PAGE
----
Can you imagine buying a smartphone without a screen? It’s pretty much useless. Most of us stare longer at our smartphone screen than we stare at our TV. So why do most people consider screen quality to be very important when buying a TV but less so when buying a smartphone? Let’s fix that by looking at the screen possibilities and differences when buying a smartphone.
There are two main display types on the market when it comes to smartphones:
- LCD screens
- AMOLED screens
These two types are both perfectly capable of displaying a crisp image on your smartphone, but there are a few key differences which you should consider when choosing the technology you want.
The abbreviation LCD comes from Liquid Crystal Display. This type of panel relies on backlight as a light source to light your screen up. Most of the time, the color of the LED backlight is blue.
The light first passes through a yellow phosphor coating. After having gone through the phosphor, the light is being polarised and passed through a crystal element. After that, the light goes through a second polarised filter which has a 90 degree angle compared to the first one, just to reduce light bleed and focus on a particular point. A red, green or blue color filter is applied and these sub-pixels are grouped together into pixels, which finally make up the image you see on your screen.
This complete process is developed so that the LCD panel can vary the backlight to change colors instead of needing a colored light in each pixel individually, because this is much more easy and efficient to make.
If you think about it, there’s no difference in power consumption between certain colors on an LCD screen, because of the backlight that needs continuous power. That means that you don’t have to worry about a specific color eating into your battery life more than others. More on that in the AMOLED section.
Generally speaking, the technology tends to be more life-like than AMOLED screens as well. An LCD display can show cleaner colors and less saturated reds, greens and blues. Important to know for some, less so for others.
This screen technology is actually quite different from LCD. AMOLED screens are not based on a backlight, but on (you guessed it) LEDs. These LEDs are much smaller than your standard LEDs and are arranged in clusters of red, green and blue. Together, they form a single pixel on your display. Differentiating the colors of the individual pixels makes up the image you see on your phone screen.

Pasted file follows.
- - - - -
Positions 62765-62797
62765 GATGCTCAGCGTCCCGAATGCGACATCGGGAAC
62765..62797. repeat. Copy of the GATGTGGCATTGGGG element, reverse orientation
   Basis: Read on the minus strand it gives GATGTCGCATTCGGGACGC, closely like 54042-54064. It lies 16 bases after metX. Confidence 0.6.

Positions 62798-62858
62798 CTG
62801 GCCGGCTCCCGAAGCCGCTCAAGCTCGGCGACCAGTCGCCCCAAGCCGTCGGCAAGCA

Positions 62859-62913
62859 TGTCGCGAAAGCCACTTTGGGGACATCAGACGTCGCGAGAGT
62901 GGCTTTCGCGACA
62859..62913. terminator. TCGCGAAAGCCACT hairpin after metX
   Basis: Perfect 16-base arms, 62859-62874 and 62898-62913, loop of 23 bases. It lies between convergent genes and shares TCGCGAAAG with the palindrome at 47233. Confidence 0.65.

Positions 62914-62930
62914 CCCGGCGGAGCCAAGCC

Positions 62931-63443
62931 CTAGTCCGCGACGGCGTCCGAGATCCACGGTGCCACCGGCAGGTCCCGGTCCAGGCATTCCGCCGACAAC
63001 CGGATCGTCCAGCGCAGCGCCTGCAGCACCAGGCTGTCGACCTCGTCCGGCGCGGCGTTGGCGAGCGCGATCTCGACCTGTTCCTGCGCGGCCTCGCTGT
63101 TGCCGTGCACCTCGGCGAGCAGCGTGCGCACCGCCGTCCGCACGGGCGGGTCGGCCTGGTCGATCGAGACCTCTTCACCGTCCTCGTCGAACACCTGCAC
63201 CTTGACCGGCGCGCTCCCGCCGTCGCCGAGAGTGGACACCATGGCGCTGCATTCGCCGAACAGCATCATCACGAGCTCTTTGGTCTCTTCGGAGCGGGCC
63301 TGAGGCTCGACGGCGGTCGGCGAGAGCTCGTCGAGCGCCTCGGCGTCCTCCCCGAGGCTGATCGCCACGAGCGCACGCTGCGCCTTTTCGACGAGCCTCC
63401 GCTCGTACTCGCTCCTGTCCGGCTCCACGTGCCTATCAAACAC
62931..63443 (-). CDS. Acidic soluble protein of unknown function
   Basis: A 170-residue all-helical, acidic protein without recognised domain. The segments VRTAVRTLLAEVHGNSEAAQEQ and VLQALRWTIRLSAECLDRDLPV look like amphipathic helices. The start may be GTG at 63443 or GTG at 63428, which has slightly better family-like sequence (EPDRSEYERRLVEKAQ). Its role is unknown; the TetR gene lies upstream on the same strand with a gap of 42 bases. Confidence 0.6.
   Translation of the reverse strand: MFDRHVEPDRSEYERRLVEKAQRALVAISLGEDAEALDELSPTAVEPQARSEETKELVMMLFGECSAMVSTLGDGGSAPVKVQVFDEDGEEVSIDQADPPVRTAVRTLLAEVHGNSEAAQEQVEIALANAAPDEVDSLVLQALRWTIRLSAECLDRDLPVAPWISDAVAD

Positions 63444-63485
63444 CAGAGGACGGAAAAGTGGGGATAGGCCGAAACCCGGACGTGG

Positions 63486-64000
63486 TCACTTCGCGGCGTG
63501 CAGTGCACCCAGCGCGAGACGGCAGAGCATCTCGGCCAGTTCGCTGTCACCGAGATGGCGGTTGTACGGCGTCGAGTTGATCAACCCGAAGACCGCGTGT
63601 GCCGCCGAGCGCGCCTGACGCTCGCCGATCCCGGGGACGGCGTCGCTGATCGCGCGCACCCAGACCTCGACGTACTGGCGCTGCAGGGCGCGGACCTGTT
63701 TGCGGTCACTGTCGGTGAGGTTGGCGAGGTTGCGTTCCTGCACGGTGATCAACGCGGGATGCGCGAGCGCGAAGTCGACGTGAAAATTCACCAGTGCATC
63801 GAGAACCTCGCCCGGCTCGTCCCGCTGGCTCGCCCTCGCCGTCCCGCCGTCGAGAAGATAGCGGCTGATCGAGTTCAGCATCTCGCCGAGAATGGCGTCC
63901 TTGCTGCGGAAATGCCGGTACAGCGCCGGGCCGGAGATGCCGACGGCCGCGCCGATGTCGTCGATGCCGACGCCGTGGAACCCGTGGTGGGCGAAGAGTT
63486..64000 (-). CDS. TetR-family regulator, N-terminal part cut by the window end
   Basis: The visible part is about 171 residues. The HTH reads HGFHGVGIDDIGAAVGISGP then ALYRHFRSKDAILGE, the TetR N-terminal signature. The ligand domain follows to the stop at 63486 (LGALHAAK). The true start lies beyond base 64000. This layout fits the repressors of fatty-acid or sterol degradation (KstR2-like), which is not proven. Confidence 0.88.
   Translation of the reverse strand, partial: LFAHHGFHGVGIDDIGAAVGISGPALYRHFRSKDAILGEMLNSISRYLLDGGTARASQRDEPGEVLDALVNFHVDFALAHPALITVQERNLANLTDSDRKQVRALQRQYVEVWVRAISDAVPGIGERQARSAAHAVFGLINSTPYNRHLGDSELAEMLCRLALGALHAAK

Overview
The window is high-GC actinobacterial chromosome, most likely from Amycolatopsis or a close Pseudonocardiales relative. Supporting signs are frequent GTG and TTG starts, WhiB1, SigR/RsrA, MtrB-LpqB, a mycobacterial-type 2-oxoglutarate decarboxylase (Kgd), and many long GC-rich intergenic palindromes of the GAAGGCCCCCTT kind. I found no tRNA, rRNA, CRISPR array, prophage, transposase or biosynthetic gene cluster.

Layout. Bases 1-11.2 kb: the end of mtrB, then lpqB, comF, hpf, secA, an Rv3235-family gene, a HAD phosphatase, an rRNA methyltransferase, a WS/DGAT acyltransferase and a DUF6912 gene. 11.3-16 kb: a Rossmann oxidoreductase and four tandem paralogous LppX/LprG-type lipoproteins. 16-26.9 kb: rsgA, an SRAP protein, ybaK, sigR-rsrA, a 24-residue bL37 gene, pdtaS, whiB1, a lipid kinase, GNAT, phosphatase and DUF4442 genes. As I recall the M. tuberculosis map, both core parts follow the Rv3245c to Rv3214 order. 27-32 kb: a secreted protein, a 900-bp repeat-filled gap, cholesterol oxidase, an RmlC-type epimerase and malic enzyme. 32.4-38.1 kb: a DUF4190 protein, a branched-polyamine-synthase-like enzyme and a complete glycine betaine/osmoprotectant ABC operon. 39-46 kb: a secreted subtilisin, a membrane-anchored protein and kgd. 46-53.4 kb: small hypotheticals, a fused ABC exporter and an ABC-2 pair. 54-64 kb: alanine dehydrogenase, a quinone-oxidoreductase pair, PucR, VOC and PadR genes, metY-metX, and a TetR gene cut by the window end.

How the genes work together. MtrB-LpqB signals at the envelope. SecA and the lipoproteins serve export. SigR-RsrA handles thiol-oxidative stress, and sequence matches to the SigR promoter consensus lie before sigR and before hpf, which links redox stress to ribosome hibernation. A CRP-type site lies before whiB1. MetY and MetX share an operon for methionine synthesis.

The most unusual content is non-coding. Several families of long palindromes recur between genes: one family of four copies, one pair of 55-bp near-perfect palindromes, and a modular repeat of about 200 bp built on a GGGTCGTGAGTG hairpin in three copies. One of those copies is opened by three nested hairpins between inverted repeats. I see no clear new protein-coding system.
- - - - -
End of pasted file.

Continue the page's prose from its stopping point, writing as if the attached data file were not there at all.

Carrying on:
Just like the LCD panel, the white is made up of different colors (in this case the red, green and blue of the LEDs). You might be asking:
Why do we have to emulate white light though?
The color white can only be made when combining all existing colors together. Therefore it is not possible to put in a white LED and be done with it.
If you want to have a realistic white color, you have to balance all the colors perfectly. The emulation of that white light isn’t always perfect though. Manufacturing differences can even make the panels differ from one device to another. That said, it’s very likely that you will not notice this emulation, because of the improvement in display technology over the last couple of years and the precision with which the white light can be emulated. Hooray!
How can AMOLED have such good blacks though?
The LEDs of an AMOLED panel are powered by the current that is provided to them. Shining LEDs = a happy viewer! That also means that you can get deep blacks with an AMOLED screen, by simply stopping the current from going to the LEDs. You can safe some battery while enjoying the deep blacks as well, as no energy is used when the LEDs are off! An LCD screen, on the other hand, still has to draw power when displaying black because of the backlight.
Another plus for AMOLED is that the screen consists of very little layers on top of each other, which results in a relatively thin screen. This is ideal for mobile devices, because of the tiny amount of space engineers usually have to work with. This space can, for example, be reused to house a bigger battery. The lack of rigid backlight (one of the layers in an LCD screen) makes it an opportunity for foldable displays to get developed as well, but that’s still quite far away for consumers.
It’s not all fun and games though. AMOLED screens can suffer from screen burn in. This means that it’s possible that the color might ‘stick’ to the screen after displaying a static color for a long time. This is better known on TV’s with channel logos ‘sticking’ in the corner of the screen. The content on phones changes regularly enough though, so it’s less likely to be a problem.
Unfortunately, AMOLED screens also tend to be a little oversaturated. The blue, red and green colors are more pronounced than LCD screens, which can result in photos looking fake. This doesn’t mean it isn’t pretty to look at. On the contrary, our eyes generally like a more saturated look better, but you should always have a look yourself to make sure it’s your taste. On some phones the saturation is borderline absurd.
Overall, AMOLED has more advantages than LCD, but in the end it’s all about preference when choosing a display technology. Do you want a life-like display? Go with LCD. Want something more punchy with deep blacks? Go with AMOLED.
In this day and age smartphone manufacturers tend to lean more towards the AMOLED side for aforementioned reasons, although LCD certainly has some positives as well. I’d definitely recommend going out and looking at both display technologies so you can judge for yourself.